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Department of Genetics


I currently lead an interdisciplinary research group at the interface of physics, chemistry, and biology, at Departments of Genetics and Chemistry. The goal of our group is to uncover biophysical mechanisms that dictate the spatiotemporal organization of chromatin, proteins, and nucleic acids inside cells in healthy and disease states. To tackle this, we develop advanced simulation techniques, which are powerful at bridging scales and investigating collective phenomena. 

My research career started in Mexico city, my home town, where I studied an undergraduate degree in Chemistry and a specialisation in High-Performance Scientific Computing at the National Autonomous University of Mexico. After that, with the support of mentors and scholarships, I did a DPhil in Theoretical Chemistry (Clarendon and ORSAS Scholar) with David Manolopoulos at the University of Oxford. In David’s group, I developed approximate quantum dynamical approaches to investigate chemical reactions in condensed-phase systems, and trained in advanced computer simulation techniques that are essential in my work still today. A sprouting interest in biology – and cannot deny it, also an urge to go back to a big cosmopolitan city like my very own Mexico city – next drove me to New York University, where I joined the group of Tamar Schilick as a Schlumberger Faculty for the Future Fellow. With Tamar, I discovered my true scientific passion – understanding chromatin organization – and learned the art and labour of love that goes into developing computer models to answer biologically relevant questions. After that, I was awarded a Marie Curie Fellowship to join the group of Modesto Orozco in Barcelona, which was not only pivotal for my training in atomistic descriptions of proteins and nucleic acids, but also, gifted me with one of my key mentors to date. 

In 2013, I moved to Cambridge as a joint postdoc with David Wales and Daan Frenkel, and right after, in 2014, I had my first child. Navigating the many challenges of being on maternity leave while trying to remain competitive scientifically was eased by the outmost support that I received from my then supervisors, and now mentors. With their encouragement and guidance, I begun to apply for independent fellowships during this period, and in 2016, I was awarded a Winton Advanced Research fellowship to start my research group. That same year, I recruited my first PhD student, funded by Winton, and then my second and third, funded by EPSRC. Starting out at Cambridge put me in an advantageous position, as despite being relatively unknown, I was able to attract extremely talented PhD students, who were able to secure their own competitive funding and helped me begin to establish our techniques and research line. In 2017, I had my second child, and took another career break for maternity. This second period of leave was also very challenging, but with the support, advice, and training from my Cambridge mentors and colleagues, in 2018 I was awarded an ERC starting grant. The grant has impacted significantly our work, as it allowed me to build a dream team and pursue challenging and exciting ideas in the new field of chromatin compartmentalization via liquid-liquid phase separation. Our group now is composed of 13 highly diverse young scientists.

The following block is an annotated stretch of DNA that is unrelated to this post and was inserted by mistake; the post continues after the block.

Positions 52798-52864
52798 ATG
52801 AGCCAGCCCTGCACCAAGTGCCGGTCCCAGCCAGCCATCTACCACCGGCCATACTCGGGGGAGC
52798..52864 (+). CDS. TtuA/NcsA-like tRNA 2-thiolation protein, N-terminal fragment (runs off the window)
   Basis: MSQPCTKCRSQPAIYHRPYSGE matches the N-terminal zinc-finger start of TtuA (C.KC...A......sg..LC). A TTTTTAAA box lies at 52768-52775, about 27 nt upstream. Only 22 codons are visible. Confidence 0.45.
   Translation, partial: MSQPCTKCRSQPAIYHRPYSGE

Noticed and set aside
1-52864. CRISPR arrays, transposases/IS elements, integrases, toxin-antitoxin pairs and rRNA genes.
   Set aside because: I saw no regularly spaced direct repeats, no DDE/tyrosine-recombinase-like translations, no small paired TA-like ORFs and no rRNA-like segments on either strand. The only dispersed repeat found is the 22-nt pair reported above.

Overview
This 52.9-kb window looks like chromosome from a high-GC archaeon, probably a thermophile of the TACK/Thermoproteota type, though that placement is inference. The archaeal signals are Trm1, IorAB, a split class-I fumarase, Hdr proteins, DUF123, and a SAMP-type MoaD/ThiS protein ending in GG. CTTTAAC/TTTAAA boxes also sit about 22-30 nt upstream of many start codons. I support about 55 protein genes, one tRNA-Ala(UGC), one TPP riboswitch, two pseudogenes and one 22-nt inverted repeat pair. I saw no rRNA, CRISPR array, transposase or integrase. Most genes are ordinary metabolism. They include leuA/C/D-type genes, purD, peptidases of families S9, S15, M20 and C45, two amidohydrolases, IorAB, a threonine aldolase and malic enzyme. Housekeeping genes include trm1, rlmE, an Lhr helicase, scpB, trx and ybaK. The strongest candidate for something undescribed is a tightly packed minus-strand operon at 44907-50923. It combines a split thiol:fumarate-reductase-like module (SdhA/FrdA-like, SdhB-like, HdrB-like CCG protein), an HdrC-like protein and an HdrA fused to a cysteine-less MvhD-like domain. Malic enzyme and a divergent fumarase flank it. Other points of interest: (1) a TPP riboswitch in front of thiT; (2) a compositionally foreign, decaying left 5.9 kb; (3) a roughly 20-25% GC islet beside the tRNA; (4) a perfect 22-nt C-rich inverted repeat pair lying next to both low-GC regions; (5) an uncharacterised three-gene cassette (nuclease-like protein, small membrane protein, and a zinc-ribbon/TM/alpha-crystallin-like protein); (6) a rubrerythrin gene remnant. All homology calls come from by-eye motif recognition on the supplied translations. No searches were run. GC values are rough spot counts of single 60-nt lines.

In 2020, our group moved from Physics to Genetics and Chemistry, where I became an Interdisciplinary Lecturer. Working across Departments at Cambridge has been uniquely empowering for both my research profile and my career: (1) lt has been critical to establish key collaborations with experimentalist here and around the world, which keep pushing our research to unexpected and exciting places; (2) It has provided a flexible and supporting working environment that allows me to successfully combine motherhood with managing the group, and strategize how best to “come back” after two sequential career breaks; (3) Most importantly, it has enabled me to recruit top and highly diverse young scientists right from the start, to interact daily with inspiring (and accessible) colleagues and role models that help us grow, and get to solve hard questions with incredibly motivated and bright trainees and collaborators.